461978 Understanding the Factors That Affect CO2 Transport, Storage, and Enhanced Oil Recovery Potential in Unconventional Reservoirs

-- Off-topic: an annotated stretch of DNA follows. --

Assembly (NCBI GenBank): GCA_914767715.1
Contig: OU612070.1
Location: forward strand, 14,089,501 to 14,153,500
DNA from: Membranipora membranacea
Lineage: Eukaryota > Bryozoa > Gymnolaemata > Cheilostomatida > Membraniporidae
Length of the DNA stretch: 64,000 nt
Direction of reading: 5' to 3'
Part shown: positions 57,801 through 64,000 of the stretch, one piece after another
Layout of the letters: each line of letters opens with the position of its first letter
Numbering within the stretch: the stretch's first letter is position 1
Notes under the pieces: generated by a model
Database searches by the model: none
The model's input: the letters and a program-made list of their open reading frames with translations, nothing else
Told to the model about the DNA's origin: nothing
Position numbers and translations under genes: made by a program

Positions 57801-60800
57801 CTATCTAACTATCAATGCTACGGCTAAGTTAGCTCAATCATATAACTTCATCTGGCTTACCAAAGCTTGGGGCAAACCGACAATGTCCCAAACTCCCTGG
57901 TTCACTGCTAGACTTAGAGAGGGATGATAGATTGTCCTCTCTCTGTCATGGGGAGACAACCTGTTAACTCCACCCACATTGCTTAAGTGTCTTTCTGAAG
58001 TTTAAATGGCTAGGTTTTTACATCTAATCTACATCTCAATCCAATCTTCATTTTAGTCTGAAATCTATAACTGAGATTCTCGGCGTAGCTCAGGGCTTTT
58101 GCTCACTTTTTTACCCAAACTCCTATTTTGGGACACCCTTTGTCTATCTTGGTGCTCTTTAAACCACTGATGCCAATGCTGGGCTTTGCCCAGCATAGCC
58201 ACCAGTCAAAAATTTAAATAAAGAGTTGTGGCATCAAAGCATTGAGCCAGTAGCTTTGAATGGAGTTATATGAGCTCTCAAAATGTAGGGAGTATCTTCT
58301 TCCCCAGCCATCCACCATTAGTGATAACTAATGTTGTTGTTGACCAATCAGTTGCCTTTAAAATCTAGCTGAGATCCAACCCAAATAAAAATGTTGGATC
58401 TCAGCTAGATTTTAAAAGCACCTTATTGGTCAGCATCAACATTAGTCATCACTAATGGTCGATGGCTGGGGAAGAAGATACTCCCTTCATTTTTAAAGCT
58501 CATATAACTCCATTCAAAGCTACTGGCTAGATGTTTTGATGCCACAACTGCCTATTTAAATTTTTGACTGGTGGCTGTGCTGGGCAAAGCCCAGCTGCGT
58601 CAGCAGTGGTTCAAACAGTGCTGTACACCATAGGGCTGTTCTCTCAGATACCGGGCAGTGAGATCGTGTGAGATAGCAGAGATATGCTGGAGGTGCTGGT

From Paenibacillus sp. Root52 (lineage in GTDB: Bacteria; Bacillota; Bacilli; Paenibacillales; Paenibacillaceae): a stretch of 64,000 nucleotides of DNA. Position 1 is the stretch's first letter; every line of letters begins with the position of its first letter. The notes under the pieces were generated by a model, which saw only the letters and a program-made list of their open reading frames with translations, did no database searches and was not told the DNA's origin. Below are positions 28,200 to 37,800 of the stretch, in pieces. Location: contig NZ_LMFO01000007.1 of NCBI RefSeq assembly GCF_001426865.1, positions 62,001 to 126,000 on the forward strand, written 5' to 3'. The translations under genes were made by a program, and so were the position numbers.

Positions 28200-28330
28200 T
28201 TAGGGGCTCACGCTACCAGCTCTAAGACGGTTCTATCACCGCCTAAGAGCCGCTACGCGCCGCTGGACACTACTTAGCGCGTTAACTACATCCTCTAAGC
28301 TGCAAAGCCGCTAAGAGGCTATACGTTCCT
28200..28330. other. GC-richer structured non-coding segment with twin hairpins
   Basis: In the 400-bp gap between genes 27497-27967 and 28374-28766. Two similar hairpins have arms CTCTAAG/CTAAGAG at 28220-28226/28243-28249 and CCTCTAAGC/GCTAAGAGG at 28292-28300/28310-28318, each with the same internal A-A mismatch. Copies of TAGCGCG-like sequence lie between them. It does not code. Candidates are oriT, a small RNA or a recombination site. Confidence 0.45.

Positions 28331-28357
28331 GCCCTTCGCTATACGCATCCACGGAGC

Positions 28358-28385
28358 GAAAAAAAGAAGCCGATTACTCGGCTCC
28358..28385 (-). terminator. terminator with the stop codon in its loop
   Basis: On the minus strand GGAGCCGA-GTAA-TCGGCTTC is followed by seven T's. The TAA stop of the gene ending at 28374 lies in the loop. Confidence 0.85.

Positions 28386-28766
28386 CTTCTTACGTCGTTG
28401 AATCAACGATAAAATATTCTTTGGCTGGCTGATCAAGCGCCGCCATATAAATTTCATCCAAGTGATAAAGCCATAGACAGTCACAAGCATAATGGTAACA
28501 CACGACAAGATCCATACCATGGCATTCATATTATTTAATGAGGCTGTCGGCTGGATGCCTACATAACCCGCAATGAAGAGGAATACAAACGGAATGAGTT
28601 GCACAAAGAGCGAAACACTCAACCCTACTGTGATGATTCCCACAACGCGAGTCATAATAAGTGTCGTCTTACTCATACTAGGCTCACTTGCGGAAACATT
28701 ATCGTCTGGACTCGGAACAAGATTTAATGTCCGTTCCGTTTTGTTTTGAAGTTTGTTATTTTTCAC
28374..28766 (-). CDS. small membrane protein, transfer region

Past and ongoing work at the Energy & Environmental Research Center (EERC), funded by the U.S. Department of Energy National Energy Technology Laboratory in conjunction with partners from the oil and gas industry, has been focused on better understanding the factors that affect CO2 transport as it relates to both enhanced oil recovery (EOR) and CO2 storage in unconventional oil reservoirs and organic-rich shales. Much of this work has been performed in several of the EERC’s laboratories using rock samples from the Bakken petroleum system, the results of which can be applied to unconventional formations across the United States. The analytical work conducted to date has focused on supercritical CO2 extraction experiments, CO2 sorption experiments, and extensive physical and geochemical characterization using rock samples from several Bakken wells to better understand the factors that can affect CO2 migration, oil extraction, sorption, and storage. Sample characterization has been accomplished using a variety of analytical techniques including whole-core and microcomputerized tomography imaging, conventional scanning electron microscopy (SEM) coupled with energy-dispersive x-ray spectroscopy, field emission SEM, focused ion beam SEM, x-ray fluorescence, x-ray diffraction, optical microscopy, Rock-Eval pyrolysis, vitrinite reflectance, mercury injection capillary pressure testing, and geomechanical testing. Initial characterization work focused on better understanding the occurrence and characteristics of fracture and pore networks and has expanded to the use of advanced analytical and image analysis techniques to quantify fracture and pore occurrence and mineralogical content at various resolutions. Work is ongoing to better understand and quantify the occurrence and accessibility of pores, fractures, clay minerals, and kerogen and the potential implications that those features have on CO2 transport for EOR and on CO2 sorption for storage. The sample characterization efforts are being used to better understand the results of supercritical CO2 extraction experiments and ongoing CO2 sorption experiments using Bakken samples that have undergone extensive characterization. These results are being integrated into modeling research activities to determine the fundamental mechanisms controlling fluid transport and CO2 storage in the Bakken, resulting in the development of improved model simulations. The results of the EERC’s laboratory-based work and its implications for CO2 EOR and storage, as well as future research needs, will be discussed.
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